The rhesus-sensitized fetus with the worst prognosis is one with early onset of hydropic changes. Percutaneous umbilical blood sampling now enables access to the fetal circulation and thereby allows more precise evaluation of fetal anemia and direct intravascufar transfusion. A variation of this technique was used in three pregnancies complicated by fetal pericardial effusion, scalp edema, and abdominal ascites before 26 weeks' gestation. Twelve ultrasound-guided percutaneous transfusions of 30 to 85 ml packed red blood cells were administered into the umbilical cord at its placental insertion. In each fetus the hydropic changes completely resolved and pregnancy outcome was successful. Neither adjunctive therapy with digoxin or Lasix nor exchange transfusions were used. Percutaneous umbilical transfusions appear to have the potential to improve the prognosis for the severely isoimmunized fetus.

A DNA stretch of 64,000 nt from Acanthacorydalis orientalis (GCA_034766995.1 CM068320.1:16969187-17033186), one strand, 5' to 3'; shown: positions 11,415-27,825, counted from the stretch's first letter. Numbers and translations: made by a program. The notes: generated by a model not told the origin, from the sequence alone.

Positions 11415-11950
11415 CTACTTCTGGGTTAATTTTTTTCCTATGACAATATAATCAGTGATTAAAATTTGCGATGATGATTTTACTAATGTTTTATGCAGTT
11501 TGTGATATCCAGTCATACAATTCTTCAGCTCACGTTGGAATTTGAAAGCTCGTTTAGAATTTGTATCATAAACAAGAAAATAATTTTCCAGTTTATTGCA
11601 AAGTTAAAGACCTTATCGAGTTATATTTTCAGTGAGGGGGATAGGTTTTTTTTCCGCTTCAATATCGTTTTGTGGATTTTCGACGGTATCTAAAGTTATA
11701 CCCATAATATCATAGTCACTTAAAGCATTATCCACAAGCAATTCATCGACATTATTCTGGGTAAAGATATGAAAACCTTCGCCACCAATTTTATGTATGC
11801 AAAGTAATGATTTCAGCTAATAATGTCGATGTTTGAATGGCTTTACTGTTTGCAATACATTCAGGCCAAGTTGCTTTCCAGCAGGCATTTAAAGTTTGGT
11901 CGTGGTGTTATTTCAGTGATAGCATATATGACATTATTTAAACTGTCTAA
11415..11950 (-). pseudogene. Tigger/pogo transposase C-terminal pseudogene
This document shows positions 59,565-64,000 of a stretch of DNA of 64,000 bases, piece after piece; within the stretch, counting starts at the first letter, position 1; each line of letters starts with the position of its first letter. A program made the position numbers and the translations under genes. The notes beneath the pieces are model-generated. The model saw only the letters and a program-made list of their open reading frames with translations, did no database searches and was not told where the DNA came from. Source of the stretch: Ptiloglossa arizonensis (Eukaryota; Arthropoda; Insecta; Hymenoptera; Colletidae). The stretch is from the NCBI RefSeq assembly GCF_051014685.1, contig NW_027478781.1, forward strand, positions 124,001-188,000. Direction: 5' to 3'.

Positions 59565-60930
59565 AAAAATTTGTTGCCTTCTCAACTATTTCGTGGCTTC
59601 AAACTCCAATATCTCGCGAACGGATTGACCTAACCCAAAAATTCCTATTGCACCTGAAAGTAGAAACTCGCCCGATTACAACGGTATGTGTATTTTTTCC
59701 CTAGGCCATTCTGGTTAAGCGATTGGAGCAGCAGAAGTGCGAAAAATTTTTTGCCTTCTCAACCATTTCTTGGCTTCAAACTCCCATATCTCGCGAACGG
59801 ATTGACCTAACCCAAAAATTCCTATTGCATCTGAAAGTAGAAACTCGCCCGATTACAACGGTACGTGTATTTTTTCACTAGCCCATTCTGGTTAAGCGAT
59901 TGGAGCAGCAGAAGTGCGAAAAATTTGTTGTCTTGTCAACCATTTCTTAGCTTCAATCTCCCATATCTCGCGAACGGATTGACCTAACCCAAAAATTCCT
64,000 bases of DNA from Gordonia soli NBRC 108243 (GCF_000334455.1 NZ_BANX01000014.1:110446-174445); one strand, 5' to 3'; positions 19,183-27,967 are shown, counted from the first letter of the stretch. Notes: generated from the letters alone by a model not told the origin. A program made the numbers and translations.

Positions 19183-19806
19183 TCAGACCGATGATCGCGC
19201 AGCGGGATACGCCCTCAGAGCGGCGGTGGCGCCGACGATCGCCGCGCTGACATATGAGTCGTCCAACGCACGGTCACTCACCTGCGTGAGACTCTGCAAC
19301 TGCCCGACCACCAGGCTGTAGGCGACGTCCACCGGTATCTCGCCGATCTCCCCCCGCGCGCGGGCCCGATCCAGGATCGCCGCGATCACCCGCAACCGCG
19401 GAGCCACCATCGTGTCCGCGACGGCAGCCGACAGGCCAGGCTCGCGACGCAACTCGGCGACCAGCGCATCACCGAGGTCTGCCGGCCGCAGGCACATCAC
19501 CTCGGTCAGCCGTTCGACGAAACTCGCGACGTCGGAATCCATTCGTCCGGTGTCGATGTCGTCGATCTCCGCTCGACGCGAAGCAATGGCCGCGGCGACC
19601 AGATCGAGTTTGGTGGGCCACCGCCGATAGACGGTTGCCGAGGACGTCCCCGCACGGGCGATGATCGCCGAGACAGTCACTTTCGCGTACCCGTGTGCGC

- Percutaneous umbilical transfusion
- fetal hydrops
- rhesus isoimmunization
ASJC Scopus subject areas
- Obstetrics and Gynecology